Freeski big air World Cup season preview 2023/24

The 2023/24 FIS Park & Pipe World Cup season begins in a big way this week, with the Big Air Chur Festival once again kicking the door down on winter with a weekend of music, culture, parties, and the best freeski and snowboard action on earth on the biggest scaffold jump to ever be set up in Switzerland.

Before things get underway in Chur, however, we’ve got the 2022/23 FIS Freeski big air World Cup season preview.



Big Air Chur set a whole new standard upon its debut as a World Cup stop back in 2021/22, and since then the season-opening competition has done nothing but get bigger, better and wilder. With some 25,000 people set to pass through the gates over the course of the weekend, a music festival atmosphere, and the biggest jump ever assembled in Switzerland towering over it all in the Grisons Rhine Valley, the Big Air Chur is set to once again set the season off on a high.


Stop number two on this season’s big air World Cup takes us back to what is arguably the most striking venue in all of snowsports, the world’s first (and only) permanent, purpose-built big air venue in Beijing (CHN). The site of indelible memories from the 2022 Olympic Winter Games, the Beijing big air venue is without parallel in the world. Don’t miss this one, because it’s almost a guarantee that we’ll see the highest competition level of the season there in China.


Copper Mountain keeps bringing the goods, year in and year out, and last season was no exception as the resort welcomed big air World Cup action to its slopes for the first time since 2017/18, reminding us all how much we love a good ol’ fashioned on-piste booter comp. Throw in the annual halfpipe festivities as well, and Copper is shaping up again to be the perfect way to send us into the holiday break.


Tignes is one of the absolute OGs of the FIS Freestyle World Cup, hosting its first World Cup back in 1980 and seeing every single FIS Freestyle and Freeski World Cup event hit its storied slopes at some point in the last 43 years.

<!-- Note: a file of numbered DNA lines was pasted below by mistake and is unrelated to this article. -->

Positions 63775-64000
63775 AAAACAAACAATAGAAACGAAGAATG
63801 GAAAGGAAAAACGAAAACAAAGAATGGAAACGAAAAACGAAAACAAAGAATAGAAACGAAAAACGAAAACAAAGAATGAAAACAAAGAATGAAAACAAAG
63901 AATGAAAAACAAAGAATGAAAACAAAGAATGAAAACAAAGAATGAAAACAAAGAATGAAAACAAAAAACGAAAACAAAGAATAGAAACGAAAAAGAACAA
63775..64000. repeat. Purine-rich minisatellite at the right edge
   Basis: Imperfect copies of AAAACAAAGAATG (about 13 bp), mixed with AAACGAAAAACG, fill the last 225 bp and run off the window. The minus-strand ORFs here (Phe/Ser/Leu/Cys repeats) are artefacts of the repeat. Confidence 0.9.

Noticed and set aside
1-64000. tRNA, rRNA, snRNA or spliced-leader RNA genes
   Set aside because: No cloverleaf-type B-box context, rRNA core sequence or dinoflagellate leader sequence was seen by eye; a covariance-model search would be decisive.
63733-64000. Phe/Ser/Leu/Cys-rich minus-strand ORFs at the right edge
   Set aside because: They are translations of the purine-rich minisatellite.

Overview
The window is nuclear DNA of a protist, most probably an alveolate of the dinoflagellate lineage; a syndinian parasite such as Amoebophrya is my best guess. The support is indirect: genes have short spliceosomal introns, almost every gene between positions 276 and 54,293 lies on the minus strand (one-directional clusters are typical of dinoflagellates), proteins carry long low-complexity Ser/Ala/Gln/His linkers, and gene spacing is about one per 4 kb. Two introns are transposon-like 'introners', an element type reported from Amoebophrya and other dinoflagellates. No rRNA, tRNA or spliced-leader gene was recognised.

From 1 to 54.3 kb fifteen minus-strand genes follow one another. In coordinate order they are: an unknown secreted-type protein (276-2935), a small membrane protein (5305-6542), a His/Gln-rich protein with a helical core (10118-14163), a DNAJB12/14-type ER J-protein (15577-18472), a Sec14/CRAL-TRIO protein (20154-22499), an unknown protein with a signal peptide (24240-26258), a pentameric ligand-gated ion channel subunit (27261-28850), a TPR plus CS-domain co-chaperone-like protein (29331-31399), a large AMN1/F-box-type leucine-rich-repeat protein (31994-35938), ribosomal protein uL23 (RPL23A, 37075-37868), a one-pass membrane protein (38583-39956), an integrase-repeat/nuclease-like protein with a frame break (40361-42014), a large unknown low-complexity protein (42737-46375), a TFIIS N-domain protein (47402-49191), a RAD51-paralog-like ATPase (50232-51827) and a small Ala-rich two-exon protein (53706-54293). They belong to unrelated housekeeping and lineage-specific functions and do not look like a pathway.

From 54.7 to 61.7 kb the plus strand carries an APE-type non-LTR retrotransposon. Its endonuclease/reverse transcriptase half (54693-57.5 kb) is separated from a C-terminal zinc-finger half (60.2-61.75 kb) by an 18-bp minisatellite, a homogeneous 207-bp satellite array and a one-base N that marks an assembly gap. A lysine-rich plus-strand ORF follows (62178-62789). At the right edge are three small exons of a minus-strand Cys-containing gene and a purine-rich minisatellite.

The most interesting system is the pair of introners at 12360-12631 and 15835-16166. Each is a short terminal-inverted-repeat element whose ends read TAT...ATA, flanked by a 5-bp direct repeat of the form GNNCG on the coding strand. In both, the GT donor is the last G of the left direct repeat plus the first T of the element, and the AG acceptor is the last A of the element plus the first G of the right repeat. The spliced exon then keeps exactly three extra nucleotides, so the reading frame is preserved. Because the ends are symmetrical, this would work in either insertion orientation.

Every event except big air, that is.

This season that all changes, and Tignes will stamp the final box on its bingo card when nighttime big air action goes down as part of the Mountain Shaker weekend. With crystal globes to hand out there in Tignes and the always outrageous French crowd on hand to witness the madness, this is gonna be a good one.



The reigning big air World Champion and Olympic silver medallist, Tess Ledeux has only missed a World Cup big air podium once in the past three seasons, making her one of the most consistent – and consistently impressive – performers in all of freeski. While she’s already about to start her eighth season of international competition Ledeux is still just 21 years old and only getting better. 


Five words: world’s first women’s triple cork.

Last season Megan Oldham made history on way to winning X Games gold when she dropped the first triple cork stomped by a woman. Throw in a pair of World Championships medals (silver in slopestyle, bronze in big air) and a couple of World Cup podiums (including big air victory at Copper Mountain (USA)) and you’ve got one of the finest freeski seasons we’ve seen in quite some time. The scary thing for the rest of the field is that 22-year-old Canadian is really only hitting her prime now. We expect to see even more out of her in 2023/24.


While Mathilde Gremaud’s slopestyle triumphs loom largest – gold at the Beijing 2022 Olympics and at the Bakuriani 2023 World Championships – she’s no slouch on the big jump either, having hit the big air podium in every career World Cup start except two. Somehow, despite all her career successes, Gremuad has never won a crystal globe, and while most would bet on her to take the slopestyle trophy first, a big air overall win should never be out of the question for a skier as talented as she is.


Is this season 19-year-old Muir firmly establishes herself as one of the freeski world’s elite, week in and week out? While she’s made finals in every World Cup start since the beginning of the 2021/22 season, she only earned a single podium in that time, while also falling just short of a medal with a fourth-place big air finish at the Bakuriani 2021 World Champs. We say this is the season that Kirsty Muir takes the next step and starts locking down top-3s on the regular.